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Hispanic business owners share challenges, opportunities over last two years with Sen. Kaine, Rep. Bobby Scott

NORFOLK, Va. (WAVY) — Hispanic and Latino business owners held a roundtable discussion with Virginia Senator Tim Kaine and Congressman Bobby Scott about the challenges they faced during the pandemic.

Like many other minority-owned businesses, Hispanic and Latino-owned businesses struggled during the pandemic.

That’s aside from the health struggles many families faced because of COVID-19.

“The Latino population in Virginia and nationally has been hit disproportionately hard,” said Kaine.

For the nation’s largest ethnic minority, the last two years of the pandemic have been a struggle.

CEO & President Johnny Garcia of the Hispanic Chamber of Commerce of Coastal Virginia says their conversation with Sen. Kaine and Rep. Scott helped them paint a clearer picture of the realities Latino families and businesses have had to face in the last two years.

“One out of three Hispanic-owned businesses in the 757 failed because they couldn’t apply for the PPP or EIDL

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Chattanooga business owners got a lifeline from pandemic aid, but remain cautious

Business owners who relied on Paycheck Protection Program funds to keep going during the pandemic say the forgivable federal loans carried them through the crisis, but the lessons of the last two years have changed the way they think about the future.

“The business is good, PPP got us though, but I’m worried for what comes next, much more worried than I would have been in the past,” says Bev Eitner, the owner of Play Dog Excellent in Red Bank. “Any illusion that I was in charge has been shattered.”

Through two rounds of Paycheck Protection Program loans, more than $13 billion went to Tennessee businesses, with an average loan size of $56,700. The program wrapped up at the end of May 2021, and the forgiveness process is well under way.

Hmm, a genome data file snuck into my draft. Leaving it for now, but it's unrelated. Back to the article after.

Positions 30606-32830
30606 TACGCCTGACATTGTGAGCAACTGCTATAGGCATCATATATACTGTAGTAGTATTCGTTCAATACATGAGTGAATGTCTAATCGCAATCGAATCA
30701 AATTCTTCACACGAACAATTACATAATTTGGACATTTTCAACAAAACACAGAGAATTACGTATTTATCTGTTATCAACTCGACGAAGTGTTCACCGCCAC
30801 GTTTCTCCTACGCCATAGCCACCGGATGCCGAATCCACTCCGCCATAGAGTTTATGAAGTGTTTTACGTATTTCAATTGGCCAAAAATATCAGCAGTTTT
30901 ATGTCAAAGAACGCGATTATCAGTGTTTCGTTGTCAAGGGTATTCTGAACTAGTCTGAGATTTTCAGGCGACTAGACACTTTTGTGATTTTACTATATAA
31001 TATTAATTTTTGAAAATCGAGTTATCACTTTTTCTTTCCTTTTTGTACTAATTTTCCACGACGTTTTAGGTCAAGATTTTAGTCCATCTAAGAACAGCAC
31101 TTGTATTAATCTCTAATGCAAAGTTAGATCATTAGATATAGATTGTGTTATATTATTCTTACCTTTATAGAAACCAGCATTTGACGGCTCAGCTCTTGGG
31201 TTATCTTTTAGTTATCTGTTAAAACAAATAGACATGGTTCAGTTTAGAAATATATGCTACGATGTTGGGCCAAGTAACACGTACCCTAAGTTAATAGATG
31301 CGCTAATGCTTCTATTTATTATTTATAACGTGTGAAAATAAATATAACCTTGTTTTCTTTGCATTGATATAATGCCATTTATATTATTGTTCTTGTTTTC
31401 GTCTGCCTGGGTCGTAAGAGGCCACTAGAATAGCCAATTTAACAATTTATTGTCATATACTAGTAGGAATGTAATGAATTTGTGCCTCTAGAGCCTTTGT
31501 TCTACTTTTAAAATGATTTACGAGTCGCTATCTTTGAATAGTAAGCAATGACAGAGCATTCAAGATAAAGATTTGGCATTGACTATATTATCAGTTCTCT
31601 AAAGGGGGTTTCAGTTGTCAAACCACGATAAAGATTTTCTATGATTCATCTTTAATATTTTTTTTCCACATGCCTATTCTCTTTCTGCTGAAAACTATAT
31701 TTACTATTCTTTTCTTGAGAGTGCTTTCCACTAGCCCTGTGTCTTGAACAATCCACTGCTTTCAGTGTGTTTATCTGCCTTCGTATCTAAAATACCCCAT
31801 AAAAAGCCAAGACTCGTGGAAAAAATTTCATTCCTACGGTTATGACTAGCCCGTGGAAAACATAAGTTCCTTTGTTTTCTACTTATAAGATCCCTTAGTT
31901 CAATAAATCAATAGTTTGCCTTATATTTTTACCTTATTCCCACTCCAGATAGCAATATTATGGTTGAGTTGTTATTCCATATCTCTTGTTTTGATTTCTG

“For my clients, we’re at 100% forgiveness, we’re in good shape there,” says George Wilson, the owner of Southern

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DC business owners hard at work for Small Business Saturday

As the nation celebrates Small Business Saturday, D.C. business owners say, for them, the day is a chance for people to support businesses in the community, and not the usual big box stores.

As the nation celebrates Small Business Saturday, D.C. business owners say, for them, the day is a chance for people to support businesses in the community, and not the usual big box stores.

Amaya Smith, co-founder of The Brown Beauty Co-op in Dupont circle, says she’s happy that Small Business Saturday has become a staple of the holidays.

“Everybody thinks of Black Friday and the big box stores, but small businesses really power our economy and it’s great for small business to have a piece of this huge retail opportunity that takes place after Thanksgiving,” she said. “It’s been a critical part of our business success, and I think it’s important in general.”

As someone who has

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Inequity impacts minority business owners

The Federal Reserve Bank took a look at racial inequities and their impact on minority business owners.

DEKALB COUNTY, Ga. — The country’s central bank is calling out inequities in the business world, pointing to the struggles of business owners of color. Those challenges only grew during the pandemic, resulting in price hikes, layoffs, and some businesses going under. 

In a panel Tuesday, the Federal Reserve held a panel on the impact of racism on business and financial services. The Fed noted people of color typically pay higher interest rates and work lower paying jobs compared to white Americans. The Fed also stated systemic racism limits opportunities for people of color and threatens the health of the overall economy. 

“All the monetary policy, quantitative easing in the world will not be adequate if the emerging majority of Americans, people of color, remain on the outside of the banking system looking

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